As an industry, cybersecurity is particularly prone to skills shortages thanks to the rapid pace at which the technology evolves. As new technology is developed and introduced to the workplace, cybersecurity teams the world over must adapt and assess the potential threats of each new device and piece of software.
With new technologies emerging every day, the skills gap currently being experienced in the UK is unlikely to shrink any time soon without major efforts by employers, professionals and education providers. There is a vast range of issues causing these shortages but tackling some of the most prevalent will start to heal the gaps and keep both the industry and its workers competitive in years to come.
Current skills gap & predictions
Globally, there were 3 million unfilled cybersecurity vacancies at the end of 2018 and many predict that there will be as many as 3.5m unfilled in the UK alone by 2022. The government has produced the Initial National Cyber Security Skills Strategy with the intention of tackling the issue, but it’s going to take a concerted effort from everyone involved to bring those numbers down and ensure that computer systems in industries across the board are secure.
Currently, businesses fight for the best candidates and there are some that claim cybersecurity has a 0% unemployment rate due to the high demand for staff. However, the need for staff with specialist skills means that, though cybersecurity has a dramatically low unemployment rate, businesses are still lacking in comprehensive cybersecurity cover.
In-demand skills and new technology
An example of this issue is the need for specialists in new technologies. The proliferation of the Internet of Things and cloud computing in industries from agriculture to education means that countless new forms of cybercrime are appearing all the time. Without the right experience or training in these fields, most cybersecurity staff don’t have the confidence or expertise to tackle the issues, leaving many organisation’s defences wide open.
Education vs industry
While it’s not the responsibility of education providers to only teach students with the objective of getting them a job, having an up-to-date understanding of the industry is vital in the study of cybersecurity. There are currently only 4 cyber security-specific bachelor’s degrees approved by the National Cyber Security Centre.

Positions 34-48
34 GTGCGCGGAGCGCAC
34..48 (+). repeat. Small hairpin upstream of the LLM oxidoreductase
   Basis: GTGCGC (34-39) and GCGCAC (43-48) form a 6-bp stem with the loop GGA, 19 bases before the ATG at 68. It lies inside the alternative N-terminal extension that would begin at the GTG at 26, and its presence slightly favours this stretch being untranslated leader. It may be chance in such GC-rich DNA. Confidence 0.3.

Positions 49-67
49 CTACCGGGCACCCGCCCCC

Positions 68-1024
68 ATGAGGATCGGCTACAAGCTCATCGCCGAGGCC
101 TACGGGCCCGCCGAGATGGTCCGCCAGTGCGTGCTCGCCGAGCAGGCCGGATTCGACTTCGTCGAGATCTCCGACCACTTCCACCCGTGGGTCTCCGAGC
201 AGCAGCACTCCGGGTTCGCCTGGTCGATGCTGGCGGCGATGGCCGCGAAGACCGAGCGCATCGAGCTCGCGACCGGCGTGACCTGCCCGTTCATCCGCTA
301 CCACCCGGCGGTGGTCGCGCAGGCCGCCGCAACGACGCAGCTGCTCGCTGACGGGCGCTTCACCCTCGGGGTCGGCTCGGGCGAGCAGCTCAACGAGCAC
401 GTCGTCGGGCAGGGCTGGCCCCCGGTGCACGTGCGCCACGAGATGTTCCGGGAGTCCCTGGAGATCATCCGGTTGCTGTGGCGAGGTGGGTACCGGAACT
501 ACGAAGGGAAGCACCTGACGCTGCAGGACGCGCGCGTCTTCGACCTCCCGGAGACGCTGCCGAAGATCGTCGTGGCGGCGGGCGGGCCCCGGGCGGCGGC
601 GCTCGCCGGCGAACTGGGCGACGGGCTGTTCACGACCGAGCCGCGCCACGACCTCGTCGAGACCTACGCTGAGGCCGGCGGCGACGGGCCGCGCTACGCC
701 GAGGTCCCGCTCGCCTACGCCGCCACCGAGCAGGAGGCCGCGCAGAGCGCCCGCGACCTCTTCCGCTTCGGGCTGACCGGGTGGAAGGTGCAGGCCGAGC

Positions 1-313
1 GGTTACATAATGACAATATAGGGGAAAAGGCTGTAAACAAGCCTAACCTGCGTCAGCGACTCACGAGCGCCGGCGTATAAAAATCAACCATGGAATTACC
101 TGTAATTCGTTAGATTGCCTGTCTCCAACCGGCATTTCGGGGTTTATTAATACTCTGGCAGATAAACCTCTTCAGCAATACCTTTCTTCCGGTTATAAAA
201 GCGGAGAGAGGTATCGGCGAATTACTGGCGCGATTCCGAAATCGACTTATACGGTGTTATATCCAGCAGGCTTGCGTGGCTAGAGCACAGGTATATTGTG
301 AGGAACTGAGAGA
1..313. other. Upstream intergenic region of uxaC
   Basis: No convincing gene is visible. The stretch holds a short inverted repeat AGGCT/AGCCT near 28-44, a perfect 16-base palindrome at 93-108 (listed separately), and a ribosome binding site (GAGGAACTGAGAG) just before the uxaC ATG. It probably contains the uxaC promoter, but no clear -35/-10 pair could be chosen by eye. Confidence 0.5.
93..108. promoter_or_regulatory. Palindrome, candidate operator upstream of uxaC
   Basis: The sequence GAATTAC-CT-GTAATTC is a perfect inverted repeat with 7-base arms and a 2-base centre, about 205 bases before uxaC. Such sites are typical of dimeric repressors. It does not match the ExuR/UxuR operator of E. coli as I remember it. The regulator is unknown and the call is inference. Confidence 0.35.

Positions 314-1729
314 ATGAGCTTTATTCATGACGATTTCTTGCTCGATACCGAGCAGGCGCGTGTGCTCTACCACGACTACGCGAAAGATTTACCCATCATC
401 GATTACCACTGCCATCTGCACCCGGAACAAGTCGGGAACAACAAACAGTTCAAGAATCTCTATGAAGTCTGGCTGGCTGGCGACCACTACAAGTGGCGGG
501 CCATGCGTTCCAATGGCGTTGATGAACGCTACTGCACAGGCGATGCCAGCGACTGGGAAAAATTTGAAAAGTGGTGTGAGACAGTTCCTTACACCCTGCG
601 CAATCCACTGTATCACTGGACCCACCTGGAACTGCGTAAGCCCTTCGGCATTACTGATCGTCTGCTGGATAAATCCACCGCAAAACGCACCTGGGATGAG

Growing the number of graduates with a stronger understanding of cybersecurity best practices will mean employers can focus immediately on training new staff in specialist technologies rather than the introductory strategies.
In the UK, an average of 53% of businesses said they weren’t confident carrying out penetration testing, the highest of any technical speciality. Though this has been identified as the most vital skill for businesses right now, only one course listed on the UCAS website makes any reference to penetration testing. To begin closing the skills gap, there needs to be co-operation between education and industry to meet the needs of the economy.
Additionally, employers struggling to fill more advanced roles need to nurture their own staff and support them through professional development in order to progress their teams. With so many businesses struggling to find specialists, up-skilling a team to cover all necessary areas of weakness will be an essential way of tackling shortages for more sophisticated skills.
Professional qualifications are also a useful way to develop staff members’ soft skills and prepare them for career progression. As higher education delves further into cybersecurity practices, existing security professionals should be preparing to take higher-level roles to ensure balance in the industry. Higher education won’t be able to solve the skills gap alone and constantly promoting personal development will be vital for the future of the industry.
Diversity in the industry
17% of the UK tech force and only 16% of cybersecurity students in the year 2016/17 were women. Studies have also found that women are paid 25% less than their male counterparts in cybersecurity. If the industry is to adapt for the future and ensure as many candidates as possible are filling the ever-growing vacancies, organisations will need to diversify their talent pool.
By encouraging people of all backgrounds to study cybersecurity and ensuring that businesses have strong levels of representation, the industry will be open to the people with the best skills available. Many industries, such as engineering, have found that, simply by promoting the inclusion of women, skills shortages are going down and there is a wider range of qualified candidates for specialist roles.